How do you avoid being unfairly blamed for project failures?
Here is a summary of your responses to the previous column, which detailed a Web developer’s attempts to be fairly paid for a project overrun caused by his client’s poor project management.

Unfortunately for the subcontracted Web developer in question, most of your responses offered little hope for his being able to recoup his losses on this particular project. The strongest point in the Web developer’s favor is his documentation. Several suggestions were made for how he could attempt to use this documentation to, at the very least, reduce his losses:

  • Present the evidence in the documentation to the client and ask for a compromise.
  • Prepare a new document comparing the work completed with the original specifications and bill for every item that matches. For all items that do not match, but for which you can demonstrate a reason, bill for these as well.
  • Use the documentation as the basis for a negotiation, and if this fails, go to court.
  • Demand payment from the contractor, as it should pay all subcontractors regardless of whether the client pays in full or not.

Or as Nyert suggested, “Ask for a meeting with George, the members of ‘the committee,’ Company A officials on the contract, and George’s agency’s contract officer(s). At the meeting, I would ask for specifics on what ‘doesn’t meet the original objectives.’ Then I would use my documentation to either show how I did meet each objective or how that objective was changed. I would show the contract officer(s) correlation to the contract requirements and George’s agreed changes. Hopefully the documentation would show that I met all contract requirements and/or whatever else the agency’s representative (George) asked for. This sets my legal floor. Then, I would offer to ‘fix’ some of the complaints if we could all reach a compromise. The compromise would include getting back as much of my unpaid time as possible, and avoid putting any more time or materials into the job than I felt I could not afford.”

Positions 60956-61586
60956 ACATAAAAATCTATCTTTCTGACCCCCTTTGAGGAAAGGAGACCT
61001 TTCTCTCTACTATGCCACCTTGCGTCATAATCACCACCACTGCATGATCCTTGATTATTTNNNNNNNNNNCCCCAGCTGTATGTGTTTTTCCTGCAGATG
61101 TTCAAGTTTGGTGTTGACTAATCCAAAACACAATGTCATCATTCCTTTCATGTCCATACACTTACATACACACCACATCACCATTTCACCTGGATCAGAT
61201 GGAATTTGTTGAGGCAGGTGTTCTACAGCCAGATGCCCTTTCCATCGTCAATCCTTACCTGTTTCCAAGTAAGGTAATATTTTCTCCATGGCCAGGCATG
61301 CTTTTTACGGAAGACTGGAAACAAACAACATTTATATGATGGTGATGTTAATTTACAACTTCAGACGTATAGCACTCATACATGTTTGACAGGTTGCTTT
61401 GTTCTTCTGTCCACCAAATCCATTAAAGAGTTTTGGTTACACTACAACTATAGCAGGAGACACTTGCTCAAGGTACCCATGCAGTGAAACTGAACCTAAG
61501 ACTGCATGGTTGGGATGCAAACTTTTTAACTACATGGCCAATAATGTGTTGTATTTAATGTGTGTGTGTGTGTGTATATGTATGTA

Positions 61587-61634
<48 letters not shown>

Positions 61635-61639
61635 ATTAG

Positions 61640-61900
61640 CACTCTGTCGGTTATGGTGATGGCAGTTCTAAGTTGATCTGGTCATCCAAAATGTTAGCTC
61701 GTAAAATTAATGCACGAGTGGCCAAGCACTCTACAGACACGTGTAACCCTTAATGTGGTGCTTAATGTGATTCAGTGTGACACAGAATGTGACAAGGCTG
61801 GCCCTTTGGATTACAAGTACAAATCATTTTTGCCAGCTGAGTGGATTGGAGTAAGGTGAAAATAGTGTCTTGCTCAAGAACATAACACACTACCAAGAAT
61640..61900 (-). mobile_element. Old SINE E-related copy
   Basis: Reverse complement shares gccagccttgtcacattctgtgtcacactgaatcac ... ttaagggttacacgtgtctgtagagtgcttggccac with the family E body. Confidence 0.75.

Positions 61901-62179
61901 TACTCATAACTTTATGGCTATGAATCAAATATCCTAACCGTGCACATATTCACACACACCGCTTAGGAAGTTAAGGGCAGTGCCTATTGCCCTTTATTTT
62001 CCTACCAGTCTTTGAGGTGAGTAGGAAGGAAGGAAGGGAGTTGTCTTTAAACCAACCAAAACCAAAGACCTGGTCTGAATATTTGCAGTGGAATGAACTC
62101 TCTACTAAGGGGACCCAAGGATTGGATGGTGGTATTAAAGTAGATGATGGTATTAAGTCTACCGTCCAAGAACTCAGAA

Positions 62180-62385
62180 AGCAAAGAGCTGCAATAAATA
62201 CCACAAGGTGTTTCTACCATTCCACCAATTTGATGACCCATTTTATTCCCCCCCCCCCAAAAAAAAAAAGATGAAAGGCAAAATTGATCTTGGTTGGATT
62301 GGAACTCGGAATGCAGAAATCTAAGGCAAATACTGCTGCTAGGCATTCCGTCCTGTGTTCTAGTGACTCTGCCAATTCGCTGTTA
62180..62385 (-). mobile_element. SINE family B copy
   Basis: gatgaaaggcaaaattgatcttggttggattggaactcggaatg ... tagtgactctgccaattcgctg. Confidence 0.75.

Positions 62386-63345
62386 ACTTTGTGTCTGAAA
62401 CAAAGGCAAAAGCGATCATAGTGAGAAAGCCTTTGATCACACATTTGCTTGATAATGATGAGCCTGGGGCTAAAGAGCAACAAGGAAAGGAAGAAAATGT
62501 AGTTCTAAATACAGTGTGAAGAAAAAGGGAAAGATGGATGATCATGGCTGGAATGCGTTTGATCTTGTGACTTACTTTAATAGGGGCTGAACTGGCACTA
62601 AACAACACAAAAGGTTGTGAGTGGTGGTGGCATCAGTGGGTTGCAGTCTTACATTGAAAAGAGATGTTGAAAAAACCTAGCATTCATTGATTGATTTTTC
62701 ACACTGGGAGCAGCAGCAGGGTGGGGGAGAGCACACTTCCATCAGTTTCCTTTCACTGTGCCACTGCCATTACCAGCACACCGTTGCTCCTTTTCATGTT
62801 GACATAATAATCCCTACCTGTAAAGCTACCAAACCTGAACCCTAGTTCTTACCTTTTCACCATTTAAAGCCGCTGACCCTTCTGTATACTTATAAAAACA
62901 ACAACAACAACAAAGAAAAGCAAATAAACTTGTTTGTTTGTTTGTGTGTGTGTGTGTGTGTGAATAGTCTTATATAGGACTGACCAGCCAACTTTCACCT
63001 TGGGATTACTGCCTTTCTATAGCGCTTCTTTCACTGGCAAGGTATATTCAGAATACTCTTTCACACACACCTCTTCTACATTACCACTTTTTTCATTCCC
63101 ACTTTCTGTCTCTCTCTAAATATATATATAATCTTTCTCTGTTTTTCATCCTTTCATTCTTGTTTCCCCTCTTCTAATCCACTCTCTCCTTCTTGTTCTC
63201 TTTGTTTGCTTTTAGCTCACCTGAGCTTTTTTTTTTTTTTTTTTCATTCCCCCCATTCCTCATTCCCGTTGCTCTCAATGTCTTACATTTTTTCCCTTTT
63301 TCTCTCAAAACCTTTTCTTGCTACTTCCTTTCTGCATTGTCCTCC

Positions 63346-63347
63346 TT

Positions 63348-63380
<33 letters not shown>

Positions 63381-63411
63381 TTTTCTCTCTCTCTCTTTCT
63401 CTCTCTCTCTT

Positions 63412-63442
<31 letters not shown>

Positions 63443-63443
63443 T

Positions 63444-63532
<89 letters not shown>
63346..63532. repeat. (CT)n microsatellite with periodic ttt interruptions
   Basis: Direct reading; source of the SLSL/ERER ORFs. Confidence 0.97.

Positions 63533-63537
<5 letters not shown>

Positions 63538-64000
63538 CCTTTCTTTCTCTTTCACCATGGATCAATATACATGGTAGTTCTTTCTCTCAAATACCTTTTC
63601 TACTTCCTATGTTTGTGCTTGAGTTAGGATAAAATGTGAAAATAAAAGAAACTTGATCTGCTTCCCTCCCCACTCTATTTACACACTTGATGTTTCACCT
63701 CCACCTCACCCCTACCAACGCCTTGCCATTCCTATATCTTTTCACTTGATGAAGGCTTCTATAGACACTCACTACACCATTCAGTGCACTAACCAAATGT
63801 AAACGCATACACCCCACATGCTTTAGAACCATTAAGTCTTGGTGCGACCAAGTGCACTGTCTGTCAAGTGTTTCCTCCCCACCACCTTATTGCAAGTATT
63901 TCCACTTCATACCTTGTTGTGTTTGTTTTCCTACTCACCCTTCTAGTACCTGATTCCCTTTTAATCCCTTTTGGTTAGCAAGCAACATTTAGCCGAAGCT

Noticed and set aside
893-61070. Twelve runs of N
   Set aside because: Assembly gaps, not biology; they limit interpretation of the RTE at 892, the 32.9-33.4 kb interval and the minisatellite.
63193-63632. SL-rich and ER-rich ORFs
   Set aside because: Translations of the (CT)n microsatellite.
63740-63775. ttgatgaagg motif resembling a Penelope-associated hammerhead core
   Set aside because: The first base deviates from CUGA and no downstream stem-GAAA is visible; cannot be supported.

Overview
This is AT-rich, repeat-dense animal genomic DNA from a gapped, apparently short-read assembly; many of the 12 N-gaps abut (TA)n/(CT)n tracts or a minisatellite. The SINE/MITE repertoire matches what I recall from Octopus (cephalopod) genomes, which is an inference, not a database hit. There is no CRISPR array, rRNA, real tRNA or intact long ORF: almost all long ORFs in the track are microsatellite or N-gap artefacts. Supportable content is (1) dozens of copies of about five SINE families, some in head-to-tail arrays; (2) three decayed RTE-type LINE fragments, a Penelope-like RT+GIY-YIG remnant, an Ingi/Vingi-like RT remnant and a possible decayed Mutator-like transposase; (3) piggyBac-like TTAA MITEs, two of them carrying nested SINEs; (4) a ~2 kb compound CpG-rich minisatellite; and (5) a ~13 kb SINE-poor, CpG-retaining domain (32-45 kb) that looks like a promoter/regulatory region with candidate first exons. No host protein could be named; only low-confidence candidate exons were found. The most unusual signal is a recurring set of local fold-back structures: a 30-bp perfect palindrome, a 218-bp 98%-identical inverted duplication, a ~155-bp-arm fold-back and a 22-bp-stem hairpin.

And even if none of the above suggestions are successful, numerous responses showed how the Web developer could learn from this experience to avoid a repeat occurrence in the future:

  • Define specific goals to be met during the course of the project, and write a contract with the client to be paid a proportionate amount on the completion of each goal.
  • Each time a change is made by the client to the original specifications, insist that their project manager sign off on each change.
  • “As a subcontractor, my ‘contract’ would seek payment from the contractor, not the client. If the client fails to pay, but I have completed my job with signed acceptances from the client, then the question of payment should be with the contractor, not the sub,” wrote Lrobertson.
  • More professionalism is required in the project management, particularly as regards to change control management. According to just another guy, “the change policy needs to be defined in the original agreement, and the amount of time to be spent in meetings with the client needs to be defined, and documented as it is used up.”

To date, the Web developer has not been able to recoup his losses, but we are optimistic that he will be able to use your advice to avoid being caught in a similar situation in the future.